REM were one of the very most perfect rock and roll machines ever. The only other ones that really compare are the Beatles and Led Zeppelin, in that taking away any one member for a significant amount of time would have irreparably damaged the whole, and caused it to fatally malfunction. The Stones proved they could replace members left and right and, for a while at least, even improve. This may be heresy, but I think the Who could probably have lost Daltrey and done just about as well with Townshend taking over all the lead vocals. And while the importance of the rhythm section to great bands like CCR and U2 is often criminally overlooked...well...I'm not convinced that that's the same thing as saying they're equally weighted.

      (Cream, the Police and Nirvana are also perfectly balanced bands, and I like two of the three very much. And while both the Police and Nirvana deserve to be mentioned in the 10 or 20 all time most important bands, I don't think either of them makes a serious run at the top position--although if Nirvana had stuck around for just one more album, they might very well have.)

      ((Also too, for anyone who foolishly discounts the importance of Ringo as a musician, just try to imagine the Beatles having lasted past 1967 without him in the studio to defuse tension; we got at least two extra years just from his goofy icebreaking alone.))

      But each and every member of REM was every bit as vital as every other member: in the broadest of strokes, Stipe was the artiste, Buck the rock and roller, Mills the craftsman and Berry the dispassionate critic. And once you removed one of those counterweights, the entire thing fell out of whack. It turns out that without Berry's influence as a songwriter, arranger and, most of all, editor, the machine developed a grinding hitch. Suddenly, for all Stipe/Buck were the Jagger/Richards or Plant/Page dynamic duo, it was Stipe and Mills against Buck and just like that, the magical working relationship was gone, at least on a regular basis.

      But here's why you shouldn't be sad: because those three knew it—and they fought on anyway. They had no need to. None of them are ever going to need to work another day in their lives; hell, their grandchildren are never going to need to work a day. But they kept going anyway, because they love music and they love rock and roll and by God they were going to go out on their terms, when they wanted and how they wanted and not one moment before. Yeah, if they'd quit when Bill Berry quit, their reputation would be, I think, significantly higher: I think they would be rightly seen, almost universally, as one of the three or four greatest American bands ever, rather than top 10 or whatever. (For my money, they're THE greatest.) But they didn't. Instead, they did what they'd done their entire career: they did just what they wanted and flipped the bird to anyone who didn't like it. And that's pretty badass.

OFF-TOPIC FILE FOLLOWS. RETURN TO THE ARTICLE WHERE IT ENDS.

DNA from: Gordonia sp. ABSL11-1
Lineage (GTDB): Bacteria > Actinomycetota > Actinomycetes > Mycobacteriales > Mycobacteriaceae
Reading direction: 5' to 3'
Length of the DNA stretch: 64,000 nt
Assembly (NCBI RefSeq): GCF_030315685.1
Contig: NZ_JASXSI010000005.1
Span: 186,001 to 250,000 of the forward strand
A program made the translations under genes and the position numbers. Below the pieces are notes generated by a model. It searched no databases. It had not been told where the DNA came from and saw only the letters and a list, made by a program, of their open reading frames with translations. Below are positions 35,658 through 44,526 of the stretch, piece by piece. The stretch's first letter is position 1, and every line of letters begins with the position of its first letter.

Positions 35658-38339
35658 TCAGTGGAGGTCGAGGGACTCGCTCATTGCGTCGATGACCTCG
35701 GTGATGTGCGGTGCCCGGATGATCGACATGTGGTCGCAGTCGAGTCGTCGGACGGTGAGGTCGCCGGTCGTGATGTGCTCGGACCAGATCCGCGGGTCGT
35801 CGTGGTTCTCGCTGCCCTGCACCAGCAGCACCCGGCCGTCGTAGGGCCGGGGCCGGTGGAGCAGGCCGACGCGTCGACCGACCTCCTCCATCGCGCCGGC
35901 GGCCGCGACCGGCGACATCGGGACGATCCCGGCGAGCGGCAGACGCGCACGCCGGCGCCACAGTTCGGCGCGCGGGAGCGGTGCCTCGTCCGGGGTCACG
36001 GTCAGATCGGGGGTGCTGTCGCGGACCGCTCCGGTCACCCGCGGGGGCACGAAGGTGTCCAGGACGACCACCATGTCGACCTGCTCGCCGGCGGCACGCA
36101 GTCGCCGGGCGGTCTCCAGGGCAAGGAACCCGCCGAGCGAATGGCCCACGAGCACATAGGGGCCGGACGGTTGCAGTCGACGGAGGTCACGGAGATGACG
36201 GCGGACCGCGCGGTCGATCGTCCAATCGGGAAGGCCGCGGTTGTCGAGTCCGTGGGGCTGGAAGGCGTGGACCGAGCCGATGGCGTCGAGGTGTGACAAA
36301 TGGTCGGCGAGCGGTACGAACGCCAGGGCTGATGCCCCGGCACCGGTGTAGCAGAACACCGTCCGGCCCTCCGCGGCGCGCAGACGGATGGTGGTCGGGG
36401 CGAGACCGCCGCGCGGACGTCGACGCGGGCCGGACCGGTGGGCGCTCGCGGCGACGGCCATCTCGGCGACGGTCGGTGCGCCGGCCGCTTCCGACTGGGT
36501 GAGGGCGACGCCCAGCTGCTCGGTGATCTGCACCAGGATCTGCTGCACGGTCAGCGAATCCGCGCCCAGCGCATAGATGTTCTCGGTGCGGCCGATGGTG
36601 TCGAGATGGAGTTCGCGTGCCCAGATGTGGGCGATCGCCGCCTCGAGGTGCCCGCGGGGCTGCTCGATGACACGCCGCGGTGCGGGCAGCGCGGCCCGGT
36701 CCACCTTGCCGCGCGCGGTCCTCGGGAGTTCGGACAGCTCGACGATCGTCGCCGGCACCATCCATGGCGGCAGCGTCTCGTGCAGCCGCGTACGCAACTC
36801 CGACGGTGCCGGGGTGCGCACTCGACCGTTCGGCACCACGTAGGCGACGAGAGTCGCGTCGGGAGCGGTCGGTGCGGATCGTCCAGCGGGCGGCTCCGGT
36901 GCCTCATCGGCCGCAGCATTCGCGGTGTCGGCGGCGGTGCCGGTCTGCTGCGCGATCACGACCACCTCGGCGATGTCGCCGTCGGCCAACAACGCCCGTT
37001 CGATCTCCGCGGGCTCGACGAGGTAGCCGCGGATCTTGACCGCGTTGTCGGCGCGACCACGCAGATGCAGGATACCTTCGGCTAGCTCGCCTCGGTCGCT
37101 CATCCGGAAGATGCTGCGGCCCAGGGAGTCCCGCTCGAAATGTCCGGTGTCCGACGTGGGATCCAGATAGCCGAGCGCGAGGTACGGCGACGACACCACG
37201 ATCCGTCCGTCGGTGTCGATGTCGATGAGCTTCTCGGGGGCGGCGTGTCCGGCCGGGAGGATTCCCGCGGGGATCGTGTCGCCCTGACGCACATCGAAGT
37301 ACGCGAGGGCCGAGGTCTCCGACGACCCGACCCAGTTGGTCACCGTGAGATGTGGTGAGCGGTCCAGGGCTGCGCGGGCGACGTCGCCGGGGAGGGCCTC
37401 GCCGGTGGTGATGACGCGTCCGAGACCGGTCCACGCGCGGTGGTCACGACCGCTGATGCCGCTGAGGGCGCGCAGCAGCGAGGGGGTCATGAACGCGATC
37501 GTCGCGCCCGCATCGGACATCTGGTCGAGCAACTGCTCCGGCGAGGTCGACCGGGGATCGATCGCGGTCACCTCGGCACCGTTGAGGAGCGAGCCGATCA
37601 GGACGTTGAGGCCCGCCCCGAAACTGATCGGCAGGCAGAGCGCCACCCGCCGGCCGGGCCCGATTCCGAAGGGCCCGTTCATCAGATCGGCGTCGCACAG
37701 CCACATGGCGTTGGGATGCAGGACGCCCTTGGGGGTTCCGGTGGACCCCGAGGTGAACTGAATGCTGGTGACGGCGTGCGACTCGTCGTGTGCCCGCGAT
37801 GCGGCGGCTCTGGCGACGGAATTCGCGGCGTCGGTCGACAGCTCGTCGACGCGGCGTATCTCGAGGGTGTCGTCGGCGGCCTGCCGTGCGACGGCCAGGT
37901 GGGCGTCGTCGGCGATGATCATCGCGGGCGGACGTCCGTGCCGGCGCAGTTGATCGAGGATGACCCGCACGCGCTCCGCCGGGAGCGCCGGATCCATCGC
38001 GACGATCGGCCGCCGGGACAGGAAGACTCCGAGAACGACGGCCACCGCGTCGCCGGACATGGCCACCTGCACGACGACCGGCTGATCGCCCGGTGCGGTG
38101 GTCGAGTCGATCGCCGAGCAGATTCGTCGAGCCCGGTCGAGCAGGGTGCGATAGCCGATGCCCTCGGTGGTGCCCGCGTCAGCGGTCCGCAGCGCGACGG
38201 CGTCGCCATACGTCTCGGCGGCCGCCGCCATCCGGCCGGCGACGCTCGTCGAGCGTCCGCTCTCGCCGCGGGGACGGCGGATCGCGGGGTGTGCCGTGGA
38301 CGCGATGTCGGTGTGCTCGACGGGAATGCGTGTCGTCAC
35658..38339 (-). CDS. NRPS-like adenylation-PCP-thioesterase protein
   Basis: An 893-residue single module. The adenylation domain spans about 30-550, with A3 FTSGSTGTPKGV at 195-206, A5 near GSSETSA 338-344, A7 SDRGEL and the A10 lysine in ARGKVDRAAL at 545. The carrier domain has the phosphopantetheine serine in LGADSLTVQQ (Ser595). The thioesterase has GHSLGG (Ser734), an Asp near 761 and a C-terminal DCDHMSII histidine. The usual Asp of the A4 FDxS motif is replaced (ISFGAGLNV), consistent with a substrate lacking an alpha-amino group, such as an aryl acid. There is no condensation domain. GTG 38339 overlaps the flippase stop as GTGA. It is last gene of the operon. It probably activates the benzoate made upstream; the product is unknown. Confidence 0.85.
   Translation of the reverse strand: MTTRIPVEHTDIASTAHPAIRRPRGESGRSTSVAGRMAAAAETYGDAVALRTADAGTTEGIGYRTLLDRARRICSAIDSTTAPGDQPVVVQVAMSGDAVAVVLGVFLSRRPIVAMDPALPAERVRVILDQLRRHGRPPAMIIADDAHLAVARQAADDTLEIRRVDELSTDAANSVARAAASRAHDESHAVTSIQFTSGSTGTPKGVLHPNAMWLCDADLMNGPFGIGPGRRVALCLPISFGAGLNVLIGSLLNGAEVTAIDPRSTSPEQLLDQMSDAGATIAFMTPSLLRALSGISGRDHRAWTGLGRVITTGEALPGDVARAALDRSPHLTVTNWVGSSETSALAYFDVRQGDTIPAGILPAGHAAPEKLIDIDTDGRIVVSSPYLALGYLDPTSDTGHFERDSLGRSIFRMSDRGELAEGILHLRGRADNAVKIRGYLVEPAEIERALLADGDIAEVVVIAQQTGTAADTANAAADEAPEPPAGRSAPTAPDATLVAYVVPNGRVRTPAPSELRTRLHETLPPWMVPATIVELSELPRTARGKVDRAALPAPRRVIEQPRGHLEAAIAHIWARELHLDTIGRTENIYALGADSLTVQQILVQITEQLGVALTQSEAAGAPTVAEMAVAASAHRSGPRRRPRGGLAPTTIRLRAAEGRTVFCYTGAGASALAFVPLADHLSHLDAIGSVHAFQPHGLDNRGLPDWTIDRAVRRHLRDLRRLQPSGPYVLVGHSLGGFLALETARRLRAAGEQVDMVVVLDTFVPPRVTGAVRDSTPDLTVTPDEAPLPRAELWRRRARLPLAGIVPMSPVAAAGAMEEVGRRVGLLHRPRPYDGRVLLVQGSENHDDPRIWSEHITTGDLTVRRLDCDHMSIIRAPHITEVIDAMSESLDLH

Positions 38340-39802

Talk about pushing an elephant up the stairs. They did.

  2. ooo, I forgot to add, the one thing that I think refutes your idea that they no longer had life as a band, is the Live At The Olympia album. Lots of life in that bunch yet.

    I think they just weren't able to have fun making albums anymore. But they had fun PLAYING them, at least on that album. Pretty good documentary too.

  3. And I think that is indeed fair. Their hearts were indeed always in it and I will always believe that Buck-Mills-Stipe enjoyed playing together, probably even had a blast doing it.

    I just don't think they were R.E.M. anymore. And unfortunately, while there was some good stuff put out by the three of the them in the final 15 or so years (I highlighted some of them, and you are right that Collapse Into Now has some very good songs), it wasn't in the same category as the albums the four of them put out. Hence my initial thesis/question.

    But you are absolutely on the money about them live - they played great together and grew into a great live band, even after Bill left. I think that speaks to their investment in what they were doing - I don't ever recall a time when I thought R.E.M. (before or after Bill) was phoning it in.

    Thanks for the comments. Greatly 'preciated.